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Posts Tagged ‘max contract

The case for and against Toronto maxing out DeMar Derozan

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The struggles of DeMar Derozan has been an ongoing playoff storyline, scoring only 17.7 points on .395 TS% through 11 games after a career year in the regular season. The worry for Toronto is this isn’t just missing open shots. His unreliable 3 point shot has allowed teams to go under pick and rolls to prevent this driving game and leave him to take inefficient midrange jumpers.

Toronto’s price to keep Derozan will likely be a max contract no matter how he plays the rest of these playoffs. The Lakers have been itching to prove they are a marquee free agent destination and the new TV deal will afford many other teams the capspace to make a run at the 2 time all-star in his prime.

There’s arguments for and against Toronto paying Derozan:

Keep him

– Like the Raptors Derozan is not a finished product. His .338 3P% and 0.6 3pt makes per game were career highs and with his work ethic he could continue to improve his 3 point shooting to manageable levels in addition to clearing up other weaknesses. His teammate Kyle Lowry is proof players can continue to push their game to new heights after the age Derozan is now.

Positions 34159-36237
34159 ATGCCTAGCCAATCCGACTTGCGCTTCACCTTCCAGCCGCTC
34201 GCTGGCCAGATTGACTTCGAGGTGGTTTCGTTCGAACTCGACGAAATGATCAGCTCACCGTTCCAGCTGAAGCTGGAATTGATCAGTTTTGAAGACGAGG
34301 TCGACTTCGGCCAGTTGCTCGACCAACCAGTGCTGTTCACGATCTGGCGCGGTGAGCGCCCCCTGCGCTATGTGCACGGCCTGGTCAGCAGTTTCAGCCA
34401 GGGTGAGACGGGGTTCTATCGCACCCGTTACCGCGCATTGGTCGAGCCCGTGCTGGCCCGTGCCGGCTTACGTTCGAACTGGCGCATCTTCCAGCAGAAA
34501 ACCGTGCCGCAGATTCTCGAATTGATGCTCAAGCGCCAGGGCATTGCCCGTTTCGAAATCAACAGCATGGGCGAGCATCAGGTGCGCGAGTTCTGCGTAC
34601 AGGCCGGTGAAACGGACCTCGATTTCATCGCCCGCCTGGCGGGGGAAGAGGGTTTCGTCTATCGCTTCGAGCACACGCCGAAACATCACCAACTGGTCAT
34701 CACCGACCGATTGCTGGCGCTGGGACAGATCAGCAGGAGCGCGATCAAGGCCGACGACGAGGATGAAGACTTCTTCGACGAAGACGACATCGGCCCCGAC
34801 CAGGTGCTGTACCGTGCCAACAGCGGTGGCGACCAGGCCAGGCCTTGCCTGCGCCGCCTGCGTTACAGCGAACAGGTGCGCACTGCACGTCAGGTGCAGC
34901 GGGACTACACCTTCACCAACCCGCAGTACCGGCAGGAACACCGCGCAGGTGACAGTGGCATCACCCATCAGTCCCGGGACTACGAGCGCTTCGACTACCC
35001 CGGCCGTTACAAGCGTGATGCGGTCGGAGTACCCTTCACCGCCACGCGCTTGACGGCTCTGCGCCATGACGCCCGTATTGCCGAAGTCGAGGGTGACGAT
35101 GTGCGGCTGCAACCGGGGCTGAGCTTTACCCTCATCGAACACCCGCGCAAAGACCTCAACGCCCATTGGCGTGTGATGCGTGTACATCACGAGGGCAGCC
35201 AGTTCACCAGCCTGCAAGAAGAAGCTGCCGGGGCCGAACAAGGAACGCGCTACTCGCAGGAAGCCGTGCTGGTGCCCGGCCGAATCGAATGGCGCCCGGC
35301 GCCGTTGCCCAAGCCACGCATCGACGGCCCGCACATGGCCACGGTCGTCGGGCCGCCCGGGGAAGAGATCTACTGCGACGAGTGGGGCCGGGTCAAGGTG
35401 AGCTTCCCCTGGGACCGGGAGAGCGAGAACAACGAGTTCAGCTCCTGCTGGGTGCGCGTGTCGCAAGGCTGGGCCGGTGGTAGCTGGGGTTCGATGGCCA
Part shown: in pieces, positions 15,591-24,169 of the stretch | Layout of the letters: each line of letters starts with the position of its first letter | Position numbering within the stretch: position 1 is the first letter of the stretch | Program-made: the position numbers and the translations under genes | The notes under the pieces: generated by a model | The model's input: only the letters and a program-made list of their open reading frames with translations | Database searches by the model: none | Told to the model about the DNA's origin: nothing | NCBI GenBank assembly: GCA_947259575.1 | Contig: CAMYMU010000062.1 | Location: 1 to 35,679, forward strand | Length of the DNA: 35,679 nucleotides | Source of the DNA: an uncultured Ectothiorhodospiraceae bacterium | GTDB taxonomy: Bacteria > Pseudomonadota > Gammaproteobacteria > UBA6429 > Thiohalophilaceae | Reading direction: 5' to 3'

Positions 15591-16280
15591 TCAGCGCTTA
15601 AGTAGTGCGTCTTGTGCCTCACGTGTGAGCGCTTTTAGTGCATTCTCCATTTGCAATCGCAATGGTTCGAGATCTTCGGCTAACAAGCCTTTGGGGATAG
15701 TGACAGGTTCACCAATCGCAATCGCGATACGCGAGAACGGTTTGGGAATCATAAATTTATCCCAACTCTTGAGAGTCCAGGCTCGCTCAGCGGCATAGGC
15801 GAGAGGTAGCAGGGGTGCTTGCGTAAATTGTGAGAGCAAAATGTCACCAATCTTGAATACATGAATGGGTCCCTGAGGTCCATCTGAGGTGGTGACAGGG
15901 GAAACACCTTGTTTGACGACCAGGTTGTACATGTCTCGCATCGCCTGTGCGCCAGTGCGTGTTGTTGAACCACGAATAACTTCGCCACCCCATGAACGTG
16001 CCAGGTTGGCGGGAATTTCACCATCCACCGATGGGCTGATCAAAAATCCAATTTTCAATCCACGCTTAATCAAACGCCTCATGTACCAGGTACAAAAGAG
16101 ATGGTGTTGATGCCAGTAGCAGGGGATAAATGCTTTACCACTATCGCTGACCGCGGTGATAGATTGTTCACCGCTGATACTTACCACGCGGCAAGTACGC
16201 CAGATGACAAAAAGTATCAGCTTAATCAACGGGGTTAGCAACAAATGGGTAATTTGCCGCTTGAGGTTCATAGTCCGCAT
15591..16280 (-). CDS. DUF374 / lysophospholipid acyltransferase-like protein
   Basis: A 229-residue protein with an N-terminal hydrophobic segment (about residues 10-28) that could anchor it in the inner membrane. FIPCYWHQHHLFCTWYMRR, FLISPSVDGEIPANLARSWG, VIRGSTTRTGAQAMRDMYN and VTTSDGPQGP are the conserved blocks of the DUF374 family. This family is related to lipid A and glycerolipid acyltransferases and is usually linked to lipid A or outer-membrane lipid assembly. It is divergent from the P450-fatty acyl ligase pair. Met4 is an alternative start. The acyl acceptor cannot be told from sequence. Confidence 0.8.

– Lowry has struggled to stay healthy by the playoffs the last two seasons in addition to a track record in Houston of getting banged up. Derozan taking the defensive pressure he does off Lowry could be important to keeping him healthy going forward.

– With the Nuggets Masai Ujiri resigned Nene to a hefty 5 year deal, then traded him to Washington half a season later. Even if the Raptors don’t love Derozan’s max contract, signing him and then seeing what trade offers are out there half a season or a year afterwards could be the best way to maximize value out of the situation.

– The regular season matters. Being the 2nd seed is just about the best thing the Raptors have going for them. It gave them home court and a beatable opponent in Indiana in Round 1 and home court against Miami in Round 2 instead of playing Cleveland. If Derozan helps them repeat as a top 2 seed next year this is worth it.

Let him go

– The Raptors offensive success is despite finishing 30th in Assist % on 2 point field goals this year, 9th on 3s. They have been a poor passing team throughout the Lowry and Derozan era. Letting Derozan go may be the best way to transition towards the ball and player movement teams needed to contend.

– The Raptors have young talent that could break out without him. Jonas Valanciunas is showing all the signs of an all-star in the East if you run the offense through him. Terrence Ross could take the next step especially playing SG full time. Norman Powell has shown flashes of brilliance and the Raptors have the 9th and 27th picks to add more talent. Add in DeMarre Carroll and Cory Joseph’s minutes at SG and the team would not be left to dry for wing talent.